A deep valuation rift has emerged between the larger established tech stocks and the loss-making minnows, with fears that many of the small ‘uns simply will run out of cash in a hostile fund raising climate.

Of course the collapse of Silicon Valley Bank (SVB) further erodes confidence in the smaller players, some of which had deposits with the stricken institution.

Stocks including EML Payments (ASX:EML), Whispir (ASX:WSP), Megaport (ASX:MP1) and Appen (ASX:APX) have lost 60-80 per cent of their value over the last year. The ASX technology index – laden with big names such as Block Inc, Wisetech Global, Computershare and REA Group – has declined about 7 per cent.

A year ago, the famously lavish tech houses were wooing staff with pinball machines and meditation rooms. Now the knives are out.

Software accounting pioneer Xero (ASX:XRO) recently retrenched 800 employees – about 16 per cent of its global headcount – while the Nasdaq based home-grown hero Atlassian let go of 500. Last week the NBN Co said it would disconnect 10 per cent of its workers.

On its screen of 85 ASX tech stocks, RBC Capital Markets estimates a median ratio of 17.6 times enterprise value relative to earnings before interest tax, depreciation and amortisation (ebitda).

But 41 of these stocks are loss makers – sometimes heavily so. But what if they become EBITDA positive in the 2023-24 year?

On RBC’s reckoning, 10 stocks are expected to do so. These include battery technology house battery innovator Novonix (ASX:NVX), Envirosuite (ASX:EVS), Family Zone Cyber Security (ASX:FZO), Frontier Digital Ventures (ASX:FDV), Harvest Technology Group (ASX:HTG) and Whispir.

A further four are expected to improve greatly on their current profitability: Alcidion Group (ASX:ALC), Bigtincan Holdings (ASX:BTH), Damstra Holdings (ASX:DTC) and Megaport.

Unfairly or otherwise, investors have become intolerant of companies that spend up big on the vague promise of future spoils and are demanding a path to profitability (and preferably before the next decade).

The well-followed cloud communications house Whispir doubled its bottom-line loss of $13.7 million, albeit with a 33 per cent EBITDA improvement to $6.03 million.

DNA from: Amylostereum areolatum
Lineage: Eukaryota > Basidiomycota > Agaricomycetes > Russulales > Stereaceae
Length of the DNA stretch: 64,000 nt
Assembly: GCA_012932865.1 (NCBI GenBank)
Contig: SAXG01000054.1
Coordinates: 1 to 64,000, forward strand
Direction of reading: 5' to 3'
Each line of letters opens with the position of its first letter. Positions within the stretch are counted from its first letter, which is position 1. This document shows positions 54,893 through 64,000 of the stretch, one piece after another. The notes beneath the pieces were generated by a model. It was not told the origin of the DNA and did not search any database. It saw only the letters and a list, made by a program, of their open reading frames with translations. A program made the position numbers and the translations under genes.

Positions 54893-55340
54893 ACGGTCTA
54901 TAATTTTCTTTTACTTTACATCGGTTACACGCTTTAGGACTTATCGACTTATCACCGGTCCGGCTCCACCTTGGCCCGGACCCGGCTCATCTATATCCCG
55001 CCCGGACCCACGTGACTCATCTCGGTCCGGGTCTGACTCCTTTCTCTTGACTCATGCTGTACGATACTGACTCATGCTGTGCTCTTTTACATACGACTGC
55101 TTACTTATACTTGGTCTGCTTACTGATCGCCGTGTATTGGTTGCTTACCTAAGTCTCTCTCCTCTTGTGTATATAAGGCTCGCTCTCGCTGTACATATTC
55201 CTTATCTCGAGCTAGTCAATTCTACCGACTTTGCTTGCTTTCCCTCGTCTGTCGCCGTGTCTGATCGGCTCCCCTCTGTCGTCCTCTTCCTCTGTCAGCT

Whisper expects to have positive EBITDA in the second (current) half “and beyond”.

Whispir also had cash of $9.4 million, $US173,679 of which was lodged with SVB. Thanks to Uncle Sam’s Federal Deposit Insurance Corporation, these funds should be remitted back to the company by now.

Whispir’s path to prosperity is to de-emphasise the US market – for reasons unrelated to SVB – in favour of more alluring Asian opportunities.

Environmental consultant Envirosuite (ASX:EVS) reported a $500,000 EBITDA loss for the half – but positive earnings in the months of November and December.

Of Envirosuite’s revenue of $24 million, two thirds derived from its EVS Aviation arm, which takes on jobs such as redesigning air space to reduce energy usage and carbon emissions.

Of course, making a profit is one thing and making a meaningful one is another.

On RBC numbers, the cheapest profitable tech stock is the strife-prone EML Payments, which is trading on a 23-24 multiple of a mere 2.6 times.

Other small-cap tech cheapies are Damstra (4.9 times), Integrated Research (ASX:IRI, five times), Novonix (ASX:NVX, 5.1 times) and Appen (ASX:APX, 6.6 times).

The tech bargain bin also includes the franked dividend paying Bailador Technology Investments (ASX:BTI), which is trading at a 30 per cent discount to the $230 million valuation of its nine-company portfolio.

One of Bailador’s biggest investments is the last-minute hotel room wrangler Siteminder (ASX:SDR), which has $US10 million lodged with the SVB.

As with hotel digs, it’s best to avoid checking into banking’s fleapits.

This story does not constitute financial product advice. You should consider obtaining independent advice before making any financial decisions.